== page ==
1906, Books, Fiction

The Prodigy aka Beneath the Wheel (1906) by Hermann Hesse

This coming of age story is quite affecting and feels like a much better glimpse into the youth of a German male of the era than I am used to, either from Hesse himself or from someone like Thomas Mann.

Hesse succeeds in showing how inflexible institutions can slowly damage a child. Though I don’t agree with Hesse about the things which are more important than what these institutions teach, I understand where he’s coming from and I believe that he probably had a strong case back then.
The best parts of the novel involve the protagonist’s first love – very, very well done – and the protagonist’s first drinking bout. Both feel really, really real and are so well done that the rest of the novel pales in comparison.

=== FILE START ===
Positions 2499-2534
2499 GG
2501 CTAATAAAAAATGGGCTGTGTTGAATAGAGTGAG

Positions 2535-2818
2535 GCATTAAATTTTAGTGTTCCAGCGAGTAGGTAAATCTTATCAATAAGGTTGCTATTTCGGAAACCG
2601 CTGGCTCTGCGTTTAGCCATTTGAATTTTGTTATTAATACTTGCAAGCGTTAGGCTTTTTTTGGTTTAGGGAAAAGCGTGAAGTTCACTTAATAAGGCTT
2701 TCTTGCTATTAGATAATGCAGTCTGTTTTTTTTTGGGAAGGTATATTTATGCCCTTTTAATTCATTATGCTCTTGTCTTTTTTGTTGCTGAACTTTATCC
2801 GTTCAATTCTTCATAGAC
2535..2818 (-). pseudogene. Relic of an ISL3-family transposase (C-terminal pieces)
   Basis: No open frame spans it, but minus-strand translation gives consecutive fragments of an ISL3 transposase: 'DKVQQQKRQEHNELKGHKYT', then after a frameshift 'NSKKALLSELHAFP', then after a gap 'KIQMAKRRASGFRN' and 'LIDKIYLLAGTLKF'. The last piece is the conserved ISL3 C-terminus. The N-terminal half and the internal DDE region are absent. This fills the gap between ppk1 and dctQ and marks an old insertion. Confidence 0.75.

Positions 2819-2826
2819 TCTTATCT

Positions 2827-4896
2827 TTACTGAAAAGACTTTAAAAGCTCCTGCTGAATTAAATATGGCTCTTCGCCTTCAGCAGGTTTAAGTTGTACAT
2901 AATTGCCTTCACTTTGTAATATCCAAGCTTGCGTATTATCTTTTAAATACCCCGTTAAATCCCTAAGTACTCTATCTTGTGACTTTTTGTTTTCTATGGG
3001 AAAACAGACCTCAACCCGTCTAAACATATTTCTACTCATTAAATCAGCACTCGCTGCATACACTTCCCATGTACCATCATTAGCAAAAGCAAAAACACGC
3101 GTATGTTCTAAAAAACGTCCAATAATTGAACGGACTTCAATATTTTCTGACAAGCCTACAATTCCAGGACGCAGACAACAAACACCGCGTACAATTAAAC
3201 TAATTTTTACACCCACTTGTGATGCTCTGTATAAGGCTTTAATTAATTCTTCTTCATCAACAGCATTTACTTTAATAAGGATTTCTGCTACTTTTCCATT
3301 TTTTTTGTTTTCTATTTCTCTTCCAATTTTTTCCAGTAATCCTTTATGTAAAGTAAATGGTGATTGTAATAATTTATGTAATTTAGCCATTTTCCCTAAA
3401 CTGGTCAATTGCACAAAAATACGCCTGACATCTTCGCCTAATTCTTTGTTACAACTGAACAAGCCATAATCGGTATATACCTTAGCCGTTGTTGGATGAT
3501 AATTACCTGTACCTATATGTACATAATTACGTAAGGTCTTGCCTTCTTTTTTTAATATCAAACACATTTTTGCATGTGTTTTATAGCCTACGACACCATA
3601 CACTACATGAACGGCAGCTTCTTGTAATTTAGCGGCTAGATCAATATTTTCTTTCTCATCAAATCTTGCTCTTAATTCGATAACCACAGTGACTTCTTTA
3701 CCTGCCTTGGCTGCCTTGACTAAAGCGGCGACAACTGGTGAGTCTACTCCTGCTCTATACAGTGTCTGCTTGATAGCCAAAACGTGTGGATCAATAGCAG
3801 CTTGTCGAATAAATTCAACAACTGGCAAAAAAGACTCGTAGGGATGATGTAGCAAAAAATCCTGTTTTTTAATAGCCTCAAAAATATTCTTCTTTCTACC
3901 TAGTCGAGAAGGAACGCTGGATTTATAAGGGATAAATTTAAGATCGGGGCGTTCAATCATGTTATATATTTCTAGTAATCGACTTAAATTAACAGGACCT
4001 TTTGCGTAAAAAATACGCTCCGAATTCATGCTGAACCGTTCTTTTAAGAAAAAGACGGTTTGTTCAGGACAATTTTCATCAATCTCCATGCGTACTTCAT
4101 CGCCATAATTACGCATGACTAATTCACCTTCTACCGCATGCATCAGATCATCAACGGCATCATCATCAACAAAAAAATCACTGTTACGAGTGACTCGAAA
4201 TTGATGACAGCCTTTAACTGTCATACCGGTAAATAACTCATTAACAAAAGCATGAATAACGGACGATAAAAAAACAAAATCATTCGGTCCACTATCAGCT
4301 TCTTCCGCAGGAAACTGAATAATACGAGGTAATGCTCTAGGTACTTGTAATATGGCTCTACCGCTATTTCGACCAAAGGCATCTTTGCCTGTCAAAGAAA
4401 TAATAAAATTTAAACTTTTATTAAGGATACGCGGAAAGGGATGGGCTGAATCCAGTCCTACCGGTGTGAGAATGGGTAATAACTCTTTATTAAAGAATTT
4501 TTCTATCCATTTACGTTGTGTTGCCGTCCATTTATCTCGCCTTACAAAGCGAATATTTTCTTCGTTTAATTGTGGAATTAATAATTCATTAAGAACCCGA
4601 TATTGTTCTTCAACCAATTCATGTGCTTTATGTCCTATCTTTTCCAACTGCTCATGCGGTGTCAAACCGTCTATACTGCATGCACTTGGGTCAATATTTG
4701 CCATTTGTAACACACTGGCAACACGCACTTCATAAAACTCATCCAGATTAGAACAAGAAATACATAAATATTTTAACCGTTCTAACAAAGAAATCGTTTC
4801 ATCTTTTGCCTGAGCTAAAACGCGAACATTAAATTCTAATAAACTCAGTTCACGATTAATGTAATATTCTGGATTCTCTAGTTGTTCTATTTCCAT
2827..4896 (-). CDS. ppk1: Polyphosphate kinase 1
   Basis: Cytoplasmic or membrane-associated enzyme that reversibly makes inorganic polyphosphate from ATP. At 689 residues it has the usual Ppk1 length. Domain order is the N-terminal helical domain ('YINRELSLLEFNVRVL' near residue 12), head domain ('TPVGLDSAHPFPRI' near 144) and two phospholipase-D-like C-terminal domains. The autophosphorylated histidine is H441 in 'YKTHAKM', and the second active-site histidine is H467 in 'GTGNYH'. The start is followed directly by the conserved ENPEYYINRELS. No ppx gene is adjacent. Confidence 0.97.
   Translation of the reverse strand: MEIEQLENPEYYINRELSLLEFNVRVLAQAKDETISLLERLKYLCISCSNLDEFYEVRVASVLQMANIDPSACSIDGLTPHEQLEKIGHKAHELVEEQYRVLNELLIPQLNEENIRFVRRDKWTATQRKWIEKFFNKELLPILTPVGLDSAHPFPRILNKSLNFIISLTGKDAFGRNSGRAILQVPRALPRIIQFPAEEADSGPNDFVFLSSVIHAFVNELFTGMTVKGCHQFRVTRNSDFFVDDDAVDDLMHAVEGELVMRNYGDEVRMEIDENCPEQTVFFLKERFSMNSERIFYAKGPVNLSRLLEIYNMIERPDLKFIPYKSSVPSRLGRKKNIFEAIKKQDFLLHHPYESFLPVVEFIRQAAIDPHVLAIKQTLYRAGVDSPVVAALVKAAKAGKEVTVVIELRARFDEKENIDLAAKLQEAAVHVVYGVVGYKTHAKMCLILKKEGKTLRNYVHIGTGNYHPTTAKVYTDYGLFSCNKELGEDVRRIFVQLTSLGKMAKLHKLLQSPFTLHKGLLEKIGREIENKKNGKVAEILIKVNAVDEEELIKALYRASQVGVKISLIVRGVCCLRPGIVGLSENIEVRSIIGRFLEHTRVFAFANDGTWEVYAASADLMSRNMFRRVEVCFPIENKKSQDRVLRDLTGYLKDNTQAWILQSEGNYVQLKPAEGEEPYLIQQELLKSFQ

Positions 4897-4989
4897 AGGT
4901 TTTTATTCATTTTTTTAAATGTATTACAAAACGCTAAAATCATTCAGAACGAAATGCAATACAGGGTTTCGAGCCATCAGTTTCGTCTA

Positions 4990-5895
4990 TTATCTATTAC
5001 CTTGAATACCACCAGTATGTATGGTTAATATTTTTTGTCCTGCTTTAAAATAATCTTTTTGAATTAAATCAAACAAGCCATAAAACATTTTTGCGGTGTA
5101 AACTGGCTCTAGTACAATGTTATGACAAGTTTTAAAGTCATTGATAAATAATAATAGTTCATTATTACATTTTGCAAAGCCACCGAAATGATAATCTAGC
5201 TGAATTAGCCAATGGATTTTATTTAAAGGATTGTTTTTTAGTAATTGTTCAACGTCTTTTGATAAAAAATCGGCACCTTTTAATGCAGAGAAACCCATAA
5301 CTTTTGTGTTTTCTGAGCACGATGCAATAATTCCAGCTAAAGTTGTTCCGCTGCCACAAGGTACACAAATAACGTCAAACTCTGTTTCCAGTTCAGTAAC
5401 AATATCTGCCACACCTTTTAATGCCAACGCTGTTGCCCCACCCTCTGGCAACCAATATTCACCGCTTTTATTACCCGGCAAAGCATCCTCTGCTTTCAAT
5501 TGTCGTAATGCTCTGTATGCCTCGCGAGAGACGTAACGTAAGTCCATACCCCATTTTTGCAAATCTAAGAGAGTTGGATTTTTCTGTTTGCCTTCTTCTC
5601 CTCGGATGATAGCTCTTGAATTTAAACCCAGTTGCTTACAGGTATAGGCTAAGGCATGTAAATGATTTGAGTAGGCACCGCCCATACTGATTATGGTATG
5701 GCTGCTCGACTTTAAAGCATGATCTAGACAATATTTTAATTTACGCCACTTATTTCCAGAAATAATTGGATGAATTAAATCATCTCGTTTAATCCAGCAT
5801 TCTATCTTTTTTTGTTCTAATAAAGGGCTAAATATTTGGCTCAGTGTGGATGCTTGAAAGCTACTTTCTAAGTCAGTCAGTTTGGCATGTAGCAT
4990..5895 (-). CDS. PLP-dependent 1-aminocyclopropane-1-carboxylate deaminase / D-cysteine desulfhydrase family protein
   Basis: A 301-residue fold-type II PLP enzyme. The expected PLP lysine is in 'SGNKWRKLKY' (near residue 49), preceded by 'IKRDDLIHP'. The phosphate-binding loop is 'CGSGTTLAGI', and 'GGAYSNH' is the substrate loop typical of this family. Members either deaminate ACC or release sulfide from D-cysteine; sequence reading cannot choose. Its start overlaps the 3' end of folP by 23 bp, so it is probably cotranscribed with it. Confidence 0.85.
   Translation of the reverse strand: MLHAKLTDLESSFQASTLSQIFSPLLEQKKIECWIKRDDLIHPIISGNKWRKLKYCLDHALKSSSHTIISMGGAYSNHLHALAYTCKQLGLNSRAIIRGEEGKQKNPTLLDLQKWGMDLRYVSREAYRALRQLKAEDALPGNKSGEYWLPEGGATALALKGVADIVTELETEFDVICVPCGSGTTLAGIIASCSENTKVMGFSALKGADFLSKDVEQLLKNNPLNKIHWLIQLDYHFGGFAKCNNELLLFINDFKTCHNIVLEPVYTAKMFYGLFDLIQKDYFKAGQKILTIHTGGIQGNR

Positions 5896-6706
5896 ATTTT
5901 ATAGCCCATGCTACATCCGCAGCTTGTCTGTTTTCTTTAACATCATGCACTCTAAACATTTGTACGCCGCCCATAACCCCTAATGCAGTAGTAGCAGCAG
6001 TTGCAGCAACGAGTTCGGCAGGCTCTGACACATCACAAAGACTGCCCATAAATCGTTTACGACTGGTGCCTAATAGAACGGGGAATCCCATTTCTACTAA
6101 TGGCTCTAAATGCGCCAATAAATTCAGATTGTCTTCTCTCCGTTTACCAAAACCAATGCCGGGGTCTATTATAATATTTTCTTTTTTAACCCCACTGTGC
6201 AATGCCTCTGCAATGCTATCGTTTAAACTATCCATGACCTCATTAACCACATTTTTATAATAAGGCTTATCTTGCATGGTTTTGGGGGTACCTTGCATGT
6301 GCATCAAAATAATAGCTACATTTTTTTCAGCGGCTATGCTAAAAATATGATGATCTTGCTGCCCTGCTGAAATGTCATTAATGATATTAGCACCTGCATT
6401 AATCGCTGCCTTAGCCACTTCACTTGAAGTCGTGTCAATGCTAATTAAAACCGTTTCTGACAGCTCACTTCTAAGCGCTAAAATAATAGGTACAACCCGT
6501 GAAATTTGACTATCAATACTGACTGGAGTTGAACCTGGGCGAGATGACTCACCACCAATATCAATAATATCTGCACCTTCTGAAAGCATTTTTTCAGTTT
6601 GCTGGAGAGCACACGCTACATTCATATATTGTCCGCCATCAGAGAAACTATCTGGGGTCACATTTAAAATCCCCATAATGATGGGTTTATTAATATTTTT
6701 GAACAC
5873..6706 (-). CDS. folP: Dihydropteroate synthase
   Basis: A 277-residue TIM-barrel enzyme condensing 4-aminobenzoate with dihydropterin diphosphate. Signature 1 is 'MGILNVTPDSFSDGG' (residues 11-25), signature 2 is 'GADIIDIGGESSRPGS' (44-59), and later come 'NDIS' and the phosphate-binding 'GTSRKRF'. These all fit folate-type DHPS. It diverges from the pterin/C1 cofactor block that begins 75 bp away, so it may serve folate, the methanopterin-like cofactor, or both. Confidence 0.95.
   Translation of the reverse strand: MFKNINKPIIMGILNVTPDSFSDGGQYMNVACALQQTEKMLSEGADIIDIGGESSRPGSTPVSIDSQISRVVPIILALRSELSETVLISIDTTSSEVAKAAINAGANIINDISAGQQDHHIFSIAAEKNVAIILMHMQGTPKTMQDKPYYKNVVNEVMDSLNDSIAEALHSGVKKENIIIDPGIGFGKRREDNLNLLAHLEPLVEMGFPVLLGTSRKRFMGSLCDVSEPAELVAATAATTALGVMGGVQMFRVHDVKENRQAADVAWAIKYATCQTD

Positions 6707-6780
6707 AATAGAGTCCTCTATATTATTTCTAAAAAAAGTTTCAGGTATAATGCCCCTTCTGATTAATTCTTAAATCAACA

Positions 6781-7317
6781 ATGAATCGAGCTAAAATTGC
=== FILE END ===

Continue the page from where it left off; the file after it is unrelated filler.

Unfortunately, the novel is pretty uneven. The worst moment is a nearly chapter-long digression into a world that the protagonist supposedly used to experience, but is never mentioned previously or ever again. It feels like it was written separately (or, perhaps, written for a different novel or story) and then inserted in the middle. It’s pretty awkward. Also, I don’t like the ending as it makes Hesse’s moral (which I don’t necessarily agree with completely) really heavy handed.
Still, I’d highly recommend it to anyone who dropped out of high school or university.
  • Author: Hermann Hesse
  • Original title: Unterm Rad
  • Country: Germany
  • Language: German
  • Genre: Novel
  • Publisher: S. Fisherman
  • Publication date: 1906
  • Media type: Print (hardcover)
  • Pages: 192 pp
  • OCLC: 9488637

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